Gee thanks, kind stranger.

After spending approximately 24 hours reading everything I could on Lupus (after naturally ruling out the concern that it was a magic Harry Potter spell instead of a human ailment) it was quite devastating to believe that in addition to my baby’s failing heart, I had lupus. This was actually 100% untrue and not explained to me until one week after my delivery when my rheumatologist informed me for the first time what was actually going on inside my body.

Just to further clarify for you (something that as the doctor you probably should have clarified for me): A positive ANA (auto nuclear antibody) blood test result does not correlate with a diagnosis of Lupus. As such, referring to the results as “lupus antibodies” is extremely misleading to a person who has never heard of any of these terms.  A quick scroll through Wikipedia’s Systematic Lupus Erthematosis (SLE) page assures the concerned and literate layperson (that would be me) that although Anti-dsDNA antibodies are highly specific to SLE and found in 70% of Lupus patients while appearing in only .5% of healthy individuals, simple ANA screening (which is what I had done) yields positive results in many connective tissue disorders and other autoimmune diseases, and here’s the kicker… MAY APPEAR IN NORMAL INDIVIDUALS (again, that would be me.)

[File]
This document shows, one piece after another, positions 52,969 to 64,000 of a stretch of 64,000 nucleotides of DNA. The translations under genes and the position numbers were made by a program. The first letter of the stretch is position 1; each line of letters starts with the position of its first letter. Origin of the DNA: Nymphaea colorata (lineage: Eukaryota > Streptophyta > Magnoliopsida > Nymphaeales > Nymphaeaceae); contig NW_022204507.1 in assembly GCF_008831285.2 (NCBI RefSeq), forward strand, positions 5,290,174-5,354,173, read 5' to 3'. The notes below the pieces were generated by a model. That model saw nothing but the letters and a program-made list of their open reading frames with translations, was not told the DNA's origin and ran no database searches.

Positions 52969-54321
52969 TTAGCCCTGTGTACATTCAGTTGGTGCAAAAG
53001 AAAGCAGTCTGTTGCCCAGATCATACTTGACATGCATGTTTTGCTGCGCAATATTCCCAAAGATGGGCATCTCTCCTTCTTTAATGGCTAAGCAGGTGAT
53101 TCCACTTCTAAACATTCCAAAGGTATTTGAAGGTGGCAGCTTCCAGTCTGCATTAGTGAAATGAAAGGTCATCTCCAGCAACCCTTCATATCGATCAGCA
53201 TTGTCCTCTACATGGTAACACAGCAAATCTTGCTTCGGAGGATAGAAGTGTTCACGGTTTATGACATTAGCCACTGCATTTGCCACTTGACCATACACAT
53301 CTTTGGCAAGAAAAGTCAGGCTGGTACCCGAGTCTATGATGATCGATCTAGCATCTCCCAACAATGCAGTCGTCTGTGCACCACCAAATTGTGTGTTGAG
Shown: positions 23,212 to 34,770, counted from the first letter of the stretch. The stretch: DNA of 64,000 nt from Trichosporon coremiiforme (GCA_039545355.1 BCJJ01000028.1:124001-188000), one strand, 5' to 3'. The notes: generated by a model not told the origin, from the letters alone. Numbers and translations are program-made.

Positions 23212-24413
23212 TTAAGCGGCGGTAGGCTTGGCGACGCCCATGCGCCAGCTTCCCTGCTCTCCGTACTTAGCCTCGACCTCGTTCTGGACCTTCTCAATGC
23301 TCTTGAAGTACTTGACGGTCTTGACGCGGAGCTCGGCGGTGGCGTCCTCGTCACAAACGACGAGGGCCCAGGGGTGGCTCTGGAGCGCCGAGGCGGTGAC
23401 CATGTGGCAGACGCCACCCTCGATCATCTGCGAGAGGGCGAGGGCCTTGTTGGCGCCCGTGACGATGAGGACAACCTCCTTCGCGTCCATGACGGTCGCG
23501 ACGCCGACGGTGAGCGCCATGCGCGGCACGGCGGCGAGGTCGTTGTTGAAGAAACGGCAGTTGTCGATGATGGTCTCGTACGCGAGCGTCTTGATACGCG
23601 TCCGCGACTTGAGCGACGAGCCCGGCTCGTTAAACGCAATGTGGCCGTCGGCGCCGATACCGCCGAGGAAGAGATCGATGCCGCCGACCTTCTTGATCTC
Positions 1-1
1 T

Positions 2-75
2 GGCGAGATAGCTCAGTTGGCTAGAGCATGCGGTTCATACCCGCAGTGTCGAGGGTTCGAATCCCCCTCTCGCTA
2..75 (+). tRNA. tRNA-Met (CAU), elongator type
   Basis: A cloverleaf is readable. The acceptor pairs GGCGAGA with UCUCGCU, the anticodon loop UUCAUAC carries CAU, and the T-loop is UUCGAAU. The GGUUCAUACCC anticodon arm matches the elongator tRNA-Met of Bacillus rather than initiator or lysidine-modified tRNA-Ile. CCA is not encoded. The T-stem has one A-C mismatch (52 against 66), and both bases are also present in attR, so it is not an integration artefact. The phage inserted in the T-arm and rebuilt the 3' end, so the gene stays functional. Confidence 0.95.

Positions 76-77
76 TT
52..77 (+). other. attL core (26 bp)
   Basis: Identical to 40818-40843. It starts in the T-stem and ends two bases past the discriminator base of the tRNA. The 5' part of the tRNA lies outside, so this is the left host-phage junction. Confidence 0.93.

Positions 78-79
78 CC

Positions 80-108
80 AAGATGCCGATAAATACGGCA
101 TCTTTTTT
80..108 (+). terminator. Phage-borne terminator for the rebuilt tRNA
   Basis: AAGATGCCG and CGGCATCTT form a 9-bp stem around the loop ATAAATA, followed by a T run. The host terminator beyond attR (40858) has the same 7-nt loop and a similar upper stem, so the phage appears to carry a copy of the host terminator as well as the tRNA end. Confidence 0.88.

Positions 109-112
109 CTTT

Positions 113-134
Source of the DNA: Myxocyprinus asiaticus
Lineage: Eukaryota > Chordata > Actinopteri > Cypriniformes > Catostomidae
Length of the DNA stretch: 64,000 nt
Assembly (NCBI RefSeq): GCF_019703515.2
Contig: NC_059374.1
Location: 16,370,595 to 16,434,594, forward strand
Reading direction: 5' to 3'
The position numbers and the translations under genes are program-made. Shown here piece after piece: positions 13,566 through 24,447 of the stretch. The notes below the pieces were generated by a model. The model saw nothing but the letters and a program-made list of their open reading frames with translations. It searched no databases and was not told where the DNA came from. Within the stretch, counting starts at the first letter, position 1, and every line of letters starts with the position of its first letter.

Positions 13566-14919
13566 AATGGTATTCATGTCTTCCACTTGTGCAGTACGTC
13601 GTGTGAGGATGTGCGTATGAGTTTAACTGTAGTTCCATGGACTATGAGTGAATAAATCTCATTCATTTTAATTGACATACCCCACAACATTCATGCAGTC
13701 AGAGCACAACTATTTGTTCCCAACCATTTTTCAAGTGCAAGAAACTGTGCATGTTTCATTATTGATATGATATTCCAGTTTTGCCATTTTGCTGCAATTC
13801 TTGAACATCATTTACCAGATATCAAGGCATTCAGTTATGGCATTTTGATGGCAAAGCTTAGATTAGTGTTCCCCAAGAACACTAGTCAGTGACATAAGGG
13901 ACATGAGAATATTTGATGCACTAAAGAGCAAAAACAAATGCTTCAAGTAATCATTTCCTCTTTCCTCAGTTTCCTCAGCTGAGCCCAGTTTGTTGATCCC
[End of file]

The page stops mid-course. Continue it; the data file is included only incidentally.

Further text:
Maybe you already knew all of this information. If so, you could have saved me a Titanic sized boat load of worry by sharing some of this with me before you left on your honeymoon. Just FYI. Also, the specific type of ANA I have is SS-A which in isolation often amounts to a heaping pile of asymptomatic nothingness, but predisposes me to a less severe autoimmune disease called Sjögren’s syndrome (which definitely rolls off the tongue more like a hip swedish band than a rare disease, but in this case is anything but melodic.) In layman’s terms, Sjögren’s is characterized by dry eyes and dry mouth.

In a strange way, I wish I was kidding about this.

For a month and a half I carried a baby who was incompatible with life. When I wasn’t completely consumed by this fact, I was mistakenly preparing for a new future of potentially fatal pregnancies, fever, malaise, joint pains, myalgias, fatigue, possible temporary loss of cognitive abilities, and a life sustained by immunosuppression drugs. That portion of my anxiety could have been prevented entirely by a doctor who took the time to explain the facts to me. (That would have been you.)

The truth is: the likelihood of an isolated SS-A blood result causing 3rd degree heart block in the 18th week of my first pregnancy was about 2%. (TWO PERCENT!!) In other words, it pretty much never happens. Only it did. To me. When you factor in the legal oversights and medical complications that occurred, it’s safe to say that my situation was a cruel and disgusting joke of  ill-timed fate. The rarity and randomness of my circumstance was not explained to me until one week after my delivery. At that time, I was also told that although I accidentally joined an exclusive 2% club, after one failed pregnancy the chances of stillbirth in a subsequent pregnancy jump to 15-20%. I am currently on a medication that is supposedly coaxing those numbers down a bit, but I’ve had to accept that the innocence and excitement of pregnancy will never be within my reach again.